Consul Giraud had not interposed. The Venetians, a more sagacious people (he adds) from a similar cause mistook Mr. Wheler and himself for engineers in Dalmatia and at Corfu! He had heard, it appears, of Mr. V.'s being plundered by the corsairs of Seripho, and banditti in Persia, but not of his murther; and therefore anticipated from his talents, and his labours, great results. This is no solitary instance to justify the pathetic, 0 fallaces hominem spes, &c. of the Roman orator. As he was returning to Athens, he was taken prisoner by a band of Christian corsairs, who robbed him and left him at Milo. Some English gentlemen, however, having furnished him with money, he was enabled to proceed to Constantinople, and thence to Trebizonde, with an intention to pass into Persia. But he was met by a troop of Arabs near Astrachan in Persia, by whom he was finally assassinated. See in the Philosophical Transactions, No. 124, 'Observations in a Voyage from Venice to Smyrna.' These Observations are inserted in Ray's Travels. Mr. Vernon having with all exactness taken the latitudes of the most eminent places in Achaia (Patras, Delphi, Thebes, Chalcis or Egripo, Corinth, and Athens) was of great service to Sir George Wheler, in the construction of his Map of that country.

adore the wisdom of the great Creator of all things, that hath laid the earth in heaps, and hath lifted up the rocky mountains to the heavens; which we ignorantly call • barren, and the Fable mocks for only bringing forth of mice: when they, like good though aged fathers, furnish their children, the valleys, with such plentiful supplies of streams, as render them so abundantly fruitful, and their fields to stand so thick with corn and everything else that is good and beautiful, that they seem really to laugh and sing.” This is inserted in order to prove how perfectly compatible an ardent pursuit of science is with true piety, which indeed seems to predominate throughout the whole of his remarks.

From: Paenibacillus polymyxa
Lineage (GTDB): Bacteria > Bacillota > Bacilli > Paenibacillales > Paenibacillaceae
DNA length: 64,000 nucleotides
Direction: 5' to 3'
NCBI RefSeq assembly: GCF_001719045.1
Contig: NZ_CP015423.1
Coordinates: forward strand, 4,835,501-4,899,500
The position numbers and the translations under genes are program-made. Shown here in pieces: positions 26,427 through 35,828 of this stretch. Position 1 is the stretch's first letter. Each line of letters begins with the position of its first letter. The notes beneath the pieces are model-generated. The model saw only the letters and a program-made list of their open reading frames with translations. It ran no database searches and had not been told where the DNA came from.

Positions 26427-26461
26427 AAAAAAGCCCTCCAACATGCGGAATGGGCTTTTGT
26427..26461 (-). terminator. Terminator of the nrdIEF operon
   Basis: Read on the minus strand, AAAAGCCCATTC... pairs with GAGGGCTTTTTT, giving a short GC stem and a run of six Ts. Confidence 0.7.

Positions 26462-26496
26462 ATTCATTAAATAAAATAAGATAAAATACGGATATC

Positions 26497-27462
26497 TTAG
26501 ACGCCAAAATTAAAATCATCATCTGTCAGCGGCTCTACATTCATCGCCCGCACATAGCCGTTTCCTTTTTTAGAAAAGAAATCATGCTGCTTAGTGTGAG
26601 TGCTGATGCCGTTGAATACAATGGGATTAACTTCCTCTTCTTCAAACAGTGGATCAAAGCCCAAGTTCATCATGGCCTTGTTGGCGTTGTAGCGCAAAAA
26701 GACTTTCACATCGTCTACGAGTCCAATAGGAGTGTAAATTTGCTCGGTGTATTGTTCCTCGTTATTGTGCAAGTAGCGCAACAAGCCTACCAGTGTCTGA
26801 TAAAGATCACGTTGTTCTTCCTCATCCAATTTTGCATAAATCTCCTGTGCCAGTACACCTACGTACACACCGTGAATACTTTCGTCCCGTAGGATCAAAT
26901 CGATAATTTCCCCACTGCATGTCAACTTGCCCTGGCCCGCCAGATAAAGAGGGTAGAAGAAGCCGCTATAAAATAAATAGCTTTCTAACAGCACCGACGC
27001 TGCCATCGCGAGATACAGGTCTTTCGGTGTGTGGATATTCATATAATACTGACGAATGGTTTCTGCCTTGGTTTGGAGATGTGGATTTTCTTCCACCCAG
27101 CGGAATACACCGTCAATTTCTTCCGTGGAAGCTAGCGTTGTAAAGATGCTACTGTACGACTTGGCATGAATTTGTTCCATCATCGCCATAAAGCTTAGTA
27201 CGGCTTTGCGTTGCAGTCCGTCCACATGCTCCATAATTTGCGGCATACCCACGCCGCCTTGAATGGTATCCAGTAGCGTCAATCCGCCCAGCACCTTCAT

The fleet, with which they sailed, being detained for some days at Tenos, Mr. Wheler could not resist the opportunity of visiting Delos, as it was not more than eight or ten miles distant. While he and his attendants were engaged in exploring it's fragments of antiquity, a violent tempest arose. Almost destitute of provisions, they found themselves in an extremely perilous situation. Unable to return to their ship, they drew their boat ashore, and spent the night in great anxiety. The next day proved equally tempestuous. To augment their distress, from the top of a steep hill they perceived the fleet under sail. Their little remaining portion of food they now divided into equal parts:

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no water was to be discovered, except what was salt. Wearied with toil, scorched with heat, and suffering from excessive thirst, on the approach of the second night they lay down to rest,

committing themselves to the mercy of the great Preserver as well as Creator of beings.” At length Dr. Crescentio, their guide, brought them the welcome news, that he had found a eistern of water. “ This made them all, though Greeks, Romans, English, French, and Dutch, and differing in religion as well as in country, agree in one to give praise to their great Preserver:” and they indulged the cheering hope, that he who had so far favoured them would, when he saw it convenient for them, appease the raging of the ocean. The next day, the wind abated, and a calm followed. They put out to sea without delay, and by great providence arrived safe at the port and town of Mycone A tradition prevails, that during his season of


* Here the ships had been obliged by the violence of the gale to cast anchor. Spon has described their terrors and hazards in a very vivid manner. (I. 189—191.) At Delos Mr. Wheler noticed, near a heap of ruins where the temple of Apollo is known to have been, “the body and fore-part of a Centaur so admirably well cut in white marble, that life and vigour appeared in every vein and muscle.”

Et Phoebo sacer ales, et almo gratus läccho
Crater, et duplici Centaurus imagine gaudet.